Karyotypically normal diploid WA09 hESC [2] and hiPSC (WiCell Research Institute, Madison, WI) [4] were transferred from mouse feeder layers onto the acellular matrices within the inserts and maintained in growth medium as previously described [13]. hESC-derived fibroblasts were generated as described [14] for use in global gene expression comparisons. These fibroblasts were grown in DMEM+10% FBS at 37°C/5% CO2 and fed on alternate days and passaged weekly with 0.05% trypsin (Gibco).

Immunostaining of hPSCs

Routine staining for alkaline phosphatase was performed according to manufacturer instructions (Vector Labs) and as published previously[15]. Immunostaining of hPSCs on feeders and in the MBIC system was also based on previously published protocols [13, 16]. Fixed cells were incubated with primary antibodies: anti-POU5F1(OCT4)(Santa Cruz Biotechnology) and SSEA-4 (Millipore, Temecula, CA). Goat anti-mouse IgG conjugated to Alexa 488 (Molecular Probes, Eugene, OR) was used as secondary antibody. Fluorescent images were acquired using a Nikon Eclipse TE 2000-S inverted microscope with image analysis software. All image settings were controlled for uniform acquisition between samples.

In vitro differentiation of hPSCs and histology of hPSC-derived embryoid bodies

To generate embryoid bodies (EBs), hPSC colonies were divided into clumps of about 100-300 cells and resuspended in ultra-low attachment culture dishes, in growth medium without bFGF, and medium was changed every 3-4 days for 15 days. EBs were prepared for histological analysis by fixation in 3.7% PFA in 1.5ml microfuge tubes at approximately 15-25 EBs per tube. Once fixed overnight, EBs were rinsed with PBS to remove PFA, resuspended in 200μl melted 4% low melting point agarose (Sigma Aldrich) at 42°C and incubated for 2 hours to allow settling. Final pelleting and agarose solidification was performed with brief room temperature centrifugation at 500g. Agarose-embedded samples were processed for paraffin sectioning in a Leica TP1020 tissue processor. Hematoxylin and eosin (H&E) staining was performed on microscope slide-mounted 5μm sections in a Leica Autostainer XL workstation. Images were acquired using a Nikon TS-100 microscope using the default imaging parameters.

Scanning Electron Microscopy (SEM) analysis of membranes and hPSC colonies

To verify open membrane pores in the MBIC system, insert samples were fixed and dehydrated prior to SEM analysis, as previously described [16]. SEM analysis of hPSC colonies on inserts was performed by fixation in 4% gluteraldehyde followed by three washes in 0.1M Cacodylate Buffer pH 7.2 with 0.1M Sucrose. Cells were treated with 1% Osmium Tetroxide in 0.1M Cacodylate Buffer pH 7.2 followed by a 0.1M Cacodylate Buffer pH 7.2 rinse. Samples were dried by incubation in increasing percentage of ethanol (25 to 100%). SEM images were acquired by coating with ~ 150Å gold for contrast enhancement and electrical continuity. Representative images were collected in the FEI Quanta FEG ESEM 200 under high vacuum at 15 keV.

RNA isolation and real time reverse transcription polymerase chain reaction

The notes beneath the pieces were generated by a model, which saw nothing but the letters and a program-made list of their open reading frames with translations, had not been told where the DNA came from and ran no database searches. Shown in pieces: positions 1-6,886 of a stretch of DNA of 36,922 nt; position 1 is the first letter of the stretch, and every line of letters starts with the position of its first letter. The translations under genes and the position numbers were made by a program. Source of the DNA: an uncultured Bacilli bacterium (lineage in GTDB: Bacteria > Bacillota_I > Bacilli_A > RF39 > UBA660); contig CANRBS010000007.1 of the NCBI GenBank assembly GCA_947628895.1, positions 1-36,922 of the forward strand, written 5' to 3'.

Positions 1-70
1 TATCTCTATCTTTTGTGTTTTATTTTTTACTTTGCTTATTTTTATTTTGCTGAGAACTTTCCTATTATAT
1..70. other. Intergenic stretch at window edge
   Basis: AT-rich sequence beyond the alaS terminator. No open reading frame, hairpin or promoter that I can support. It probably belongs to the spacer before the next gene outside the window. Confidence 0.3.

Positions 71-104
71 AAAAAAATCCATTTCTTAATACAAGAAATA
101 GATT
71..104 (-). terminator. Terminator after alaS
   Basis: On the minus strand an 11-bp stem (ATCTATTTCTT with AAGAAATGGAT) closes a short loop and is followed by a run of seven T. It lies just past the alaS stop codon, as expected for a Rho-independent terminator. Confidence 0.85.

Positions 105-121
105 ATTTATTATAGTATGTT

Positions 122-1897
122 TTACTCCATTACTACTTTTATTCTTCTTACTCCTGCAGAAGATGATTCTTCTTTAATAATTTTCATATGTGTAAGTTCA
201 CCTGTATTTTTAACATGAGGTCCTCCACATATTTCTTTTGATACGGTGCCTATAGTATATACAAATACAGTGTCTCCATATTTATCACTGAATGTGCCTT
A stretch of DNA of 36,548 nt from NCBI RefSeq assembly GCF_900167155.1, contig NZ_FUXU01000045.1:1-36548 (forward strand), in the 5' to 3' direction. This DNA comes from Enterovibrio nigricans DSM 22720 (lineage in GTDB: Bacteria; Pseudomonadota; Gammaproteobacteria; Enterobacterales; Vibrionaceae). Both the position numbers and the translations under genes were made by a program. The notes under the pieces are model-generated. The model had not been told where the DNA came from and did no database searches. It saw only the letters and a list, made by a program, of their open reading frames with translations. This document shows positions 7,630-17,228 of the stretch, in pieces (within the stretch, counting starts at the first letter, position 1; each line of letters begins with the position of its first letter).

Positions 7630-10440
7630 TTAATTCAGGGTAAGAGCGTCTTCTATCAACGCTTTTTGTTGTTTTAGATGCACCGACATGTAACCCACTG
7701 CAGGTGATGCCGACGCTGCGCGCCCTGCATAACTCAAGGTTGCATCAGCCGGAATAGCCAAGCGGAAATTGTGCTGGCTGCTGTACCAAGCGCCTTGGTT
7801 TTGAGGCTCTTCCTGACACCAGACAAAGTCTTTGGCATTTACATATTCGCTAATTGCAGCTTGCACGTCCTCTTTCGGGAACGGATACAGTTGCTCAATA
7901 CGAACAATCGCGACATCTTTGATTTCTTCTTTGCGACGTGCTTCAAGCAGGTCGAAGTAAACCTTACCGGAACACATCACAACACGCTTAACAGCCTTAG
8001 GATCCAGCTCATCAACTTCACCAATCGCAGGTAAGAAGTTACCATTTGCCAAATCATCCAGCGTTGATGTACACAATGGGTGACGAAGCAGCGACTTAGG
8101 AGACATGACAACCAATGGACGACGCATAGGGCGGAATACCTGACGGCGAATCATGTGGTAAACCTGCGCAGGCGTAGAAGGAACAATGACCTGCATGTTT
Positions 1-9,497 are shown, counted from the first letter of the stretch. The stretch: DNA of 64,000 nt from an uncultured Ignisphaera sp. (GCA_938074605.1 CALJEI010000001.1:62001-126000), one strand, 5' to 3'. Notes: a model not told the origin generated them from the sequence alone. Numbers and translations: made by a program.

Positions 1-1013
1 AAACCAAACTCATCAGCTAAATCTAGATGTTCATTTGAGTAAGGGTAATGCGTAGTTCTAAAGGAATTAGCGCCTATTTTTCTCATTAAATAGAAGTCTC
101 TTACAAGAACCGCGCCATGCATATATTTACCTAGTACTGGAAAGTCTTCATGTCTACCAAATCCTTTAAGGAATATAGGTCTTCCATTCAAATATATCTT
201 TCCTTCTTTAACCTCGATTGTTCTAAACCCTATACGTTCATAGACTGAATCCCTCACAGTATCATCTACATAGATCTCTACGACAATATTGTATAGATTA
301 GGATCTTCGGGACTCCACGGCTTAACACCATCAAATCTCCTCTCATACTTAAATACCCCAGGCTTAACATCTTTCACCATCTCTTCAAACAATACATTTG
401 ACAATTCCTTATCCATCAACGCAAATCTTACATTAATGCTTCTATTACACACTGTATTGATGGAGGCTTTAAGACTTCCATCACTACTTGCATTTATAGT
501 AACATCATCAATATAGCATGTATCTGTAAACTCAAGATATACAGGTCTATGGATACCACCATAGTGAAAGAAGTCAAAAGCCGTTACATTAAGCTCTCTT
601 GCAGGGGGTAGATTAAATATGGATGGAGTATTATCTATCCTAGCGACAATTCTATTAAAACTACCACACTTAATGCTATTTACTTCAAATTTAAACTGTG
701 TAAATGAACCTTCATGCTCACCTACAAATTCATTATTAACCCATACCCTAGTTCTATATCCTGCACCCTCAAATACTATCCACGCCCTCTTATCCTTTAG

RNA was isolated from hPSCs propagated for 15 passages under different conditions and from EBs after 15 days in suspension using Trizol (Invitrogen, Carlsbad, CA) and quantified using BioMate3 UV-VIS Spectrophotometer (Thermo Scientific, Waltham, MA). cDNA was synthesized from 1μg of RNA using cDNA reverse transcription kit (Applied Biosystems, Foster City, CA). Expression of pluripotent and germ-layer specific genes (Supplementary Table 1) was analyzed using quantitative real time RT-PCR. PCR was performed in an ABI HT7900 system and the data were acquired using Sequence Detection System software (SDS v2.2.1, Applied Biosystems). SDS software was used to estimate relative fold change values, using ΔCt quantification methods. Endogenous 18S ribosomal RNA was used for normalization. Relative gene expression for hPSCs propagated in the MBIC system was assessed against hPSCs propagated on acellular HFFs in TCPS dishes. Relative gene expression of differentiated EBs obtained from different conditions was assessed against undifferentiated hPSCs propagated under the original condition. Expression Index (EI) was used to determine the relative differentiation state of cells [17], and was based on the average Ct values from triplicate measurements. An expression ratio of two or more genes was determined using a mathematical model based on the geometric average of assessed genes, previously described in detail [18], given by the following equation:

equation M1

E is the PCR efficiency calculated from dilution series of purified PCR products, CT is the threshold cycle, and m and n are the numbers of genes that are up and down regulated upon differentiation respectively. KRS is the relative sensitivity constant and was not determined as it does not affect relative comparisons between samples.

Gene expression profiling, data collection and analysis

Whole-genome gene expression profiles were obtained in duplicate from hESCs propagated in (a) direct co-culture with HFF (b) Matrigel™ with HFF-conditioned medium and (c) indirect co-culture in the MBIC system with HFFs. In addition, we profiled three replicates of hESC-derived fibroblasts, and two replicates of HFFs. Total RNA was extracted using the Mirvana Total RNA extraction kit (Ambion) and mRNA labeling and amplification was performed using the Totalprep kit (Ambion). Whole-genome gene expression profiling was performed using Illumina human WGA-6 V2 gene expression arrays according to the manufacturer’s protocol. Data processing and normalization was performed in BeadStudio (Illumina). Clustering and statistical analyses were performed using MATISSE, based on previously developed methods [19].